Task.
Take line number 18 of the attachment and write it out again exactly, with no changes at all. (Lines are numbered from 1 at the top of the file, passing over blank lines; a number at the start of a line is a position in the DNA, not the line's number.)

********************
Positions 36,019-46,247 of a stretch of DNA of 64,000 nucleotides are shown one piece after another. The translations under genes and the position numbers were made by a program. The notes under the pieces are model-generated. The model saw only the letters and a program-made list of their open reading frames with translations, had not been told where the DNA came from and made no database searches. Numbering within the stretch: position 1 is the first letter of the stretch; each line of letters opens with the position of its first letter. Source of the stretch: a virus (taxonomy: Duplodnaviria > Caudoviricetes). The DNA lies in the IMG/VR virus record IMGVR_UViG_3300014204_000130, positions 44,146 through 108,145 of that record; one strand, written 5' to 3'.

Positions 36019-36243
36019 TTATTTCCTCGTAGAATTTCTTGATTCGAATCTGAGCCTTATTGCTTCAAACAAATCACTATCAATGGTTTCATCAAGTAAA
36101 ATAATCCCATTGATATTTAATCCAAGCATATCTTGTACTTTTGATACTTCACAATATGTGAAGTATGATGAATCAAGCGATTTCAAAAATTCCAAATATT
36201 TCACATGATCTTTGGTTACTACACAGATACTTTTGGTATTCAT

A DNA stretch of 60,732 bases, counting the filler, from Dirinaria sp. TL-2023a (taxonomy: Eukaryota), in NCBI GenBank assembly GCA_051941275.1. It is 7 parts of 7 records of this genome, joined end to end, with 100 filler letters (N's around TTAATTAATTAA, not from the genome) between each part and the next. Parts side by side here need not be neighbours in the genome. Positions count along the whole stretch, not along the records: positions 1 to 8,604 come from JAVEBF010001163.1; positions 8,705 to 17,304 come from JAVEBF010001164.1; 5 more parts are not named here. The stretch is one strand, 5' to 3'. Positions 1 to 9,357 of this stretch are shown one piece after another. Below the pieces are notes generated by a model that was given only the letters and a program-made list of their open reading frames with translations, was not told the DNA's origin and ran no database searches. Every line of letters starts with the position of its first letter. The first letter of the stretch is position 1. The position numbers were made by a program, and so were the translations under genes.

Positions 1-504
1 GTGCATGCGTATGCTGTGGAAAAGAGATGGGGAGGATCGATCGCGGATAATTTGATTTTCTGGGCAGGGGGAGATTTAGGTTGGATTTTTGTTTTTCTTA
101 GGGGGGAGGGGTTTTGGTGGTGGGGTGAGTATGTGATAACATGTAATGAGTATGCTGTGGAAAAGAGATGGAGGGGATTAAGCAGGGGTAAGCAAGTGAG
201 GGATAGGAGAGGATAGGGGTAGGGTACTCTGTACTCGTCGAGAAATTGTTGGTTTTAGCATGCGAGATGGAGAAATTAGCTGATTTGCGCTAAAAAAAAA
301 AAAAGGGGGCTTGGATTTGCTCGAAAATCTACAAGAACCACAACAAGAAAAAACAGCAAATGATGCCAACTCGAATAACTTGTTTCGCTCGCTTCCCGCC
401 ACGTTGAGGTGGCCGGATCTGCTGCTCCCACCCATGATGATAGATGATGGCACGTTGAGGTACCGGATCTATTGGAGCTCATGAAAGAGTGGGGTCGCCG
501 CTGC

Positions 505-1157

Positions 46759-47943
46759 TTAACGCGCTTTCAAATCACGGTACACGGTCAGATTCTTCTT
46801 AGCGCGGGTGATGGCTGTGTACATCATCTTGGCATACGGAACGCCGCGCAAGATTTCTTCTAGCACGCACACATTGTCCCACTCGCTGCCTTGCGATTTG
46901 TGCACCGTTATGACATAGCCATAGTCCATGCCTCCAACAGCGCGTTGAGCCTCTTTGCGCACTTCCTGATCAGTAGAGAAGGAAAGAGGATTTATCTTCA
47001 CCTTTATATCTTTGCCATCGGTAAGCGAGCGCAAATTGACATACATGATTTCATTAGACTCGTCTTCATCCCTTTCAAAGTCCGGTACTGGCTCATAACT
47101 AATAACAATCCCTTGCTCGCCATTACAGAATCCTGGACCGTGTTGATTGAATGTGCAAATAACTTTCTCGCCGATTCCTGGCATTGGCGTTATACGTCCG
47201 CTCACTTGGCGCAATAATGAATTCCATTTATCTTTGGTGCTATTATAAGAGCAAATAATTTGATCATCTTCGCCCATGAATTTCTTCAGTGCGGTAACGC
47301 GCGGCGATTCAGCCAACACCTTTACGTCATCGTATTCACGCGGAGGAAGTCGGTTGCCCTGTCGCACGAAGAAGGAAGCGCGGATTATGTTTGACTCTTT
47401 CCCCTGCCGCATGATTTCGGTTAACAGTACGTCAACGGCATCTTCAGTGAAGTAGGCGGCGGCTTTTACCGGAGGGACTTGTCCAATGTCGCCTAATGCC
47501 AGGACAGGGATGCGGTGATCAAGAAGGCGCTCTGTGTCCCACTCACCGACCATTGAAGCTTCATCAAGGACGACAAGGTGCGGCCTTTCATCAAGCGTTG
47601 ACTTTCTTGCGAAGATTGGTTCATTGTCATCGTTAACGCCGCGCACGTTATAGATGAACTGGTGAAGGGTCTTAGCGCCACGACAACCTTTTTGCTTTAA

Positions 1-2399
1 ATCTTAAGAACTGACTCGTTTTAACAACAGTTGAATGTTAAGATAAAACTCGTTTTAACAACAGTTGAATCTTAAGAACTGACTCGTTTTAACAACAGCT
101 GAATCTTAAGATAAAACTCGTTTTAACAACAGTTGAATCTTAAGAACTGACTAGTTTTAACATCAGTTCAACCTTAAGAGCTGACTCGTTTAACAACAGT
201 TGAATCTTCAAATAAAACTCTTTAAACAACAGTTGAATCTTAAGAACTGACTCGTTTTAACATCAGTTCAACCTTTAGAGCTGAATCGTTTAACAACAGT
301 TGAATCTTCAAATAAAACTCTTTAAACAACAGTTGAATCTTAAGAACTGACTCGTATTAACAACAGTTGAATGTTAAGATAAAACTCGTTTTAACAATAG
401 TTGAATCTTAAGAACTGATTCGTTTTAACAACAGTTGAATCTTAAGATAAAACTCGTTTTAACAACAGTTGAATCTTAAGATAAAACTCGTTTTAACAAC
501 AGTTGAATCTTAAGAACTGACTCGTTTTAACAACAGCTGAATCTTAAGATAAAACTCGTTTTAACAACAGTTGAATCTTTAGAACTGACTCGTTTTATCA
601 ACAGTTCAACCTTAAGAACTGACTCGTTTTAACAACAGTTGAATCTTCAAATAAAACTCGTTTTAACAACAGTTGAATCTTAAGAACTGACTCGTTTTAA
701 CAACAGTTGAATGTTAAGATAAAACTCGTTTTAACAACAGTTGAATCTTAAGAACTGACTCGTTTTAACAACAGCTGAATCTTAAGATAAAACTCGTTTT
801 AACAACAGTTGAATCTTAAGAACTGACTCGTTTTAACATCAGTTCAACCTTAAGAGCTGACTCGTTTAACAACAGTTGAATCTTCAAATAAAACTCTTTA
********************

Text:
46901 TGCACCGTTATGACATAGCCATAGTCCATGCCTCCAACAGCGCGTTGAGCCTCTTTGCGCACTTCCTGATCAGTAGAGAAGGAAAGAGGATTTATCTTCA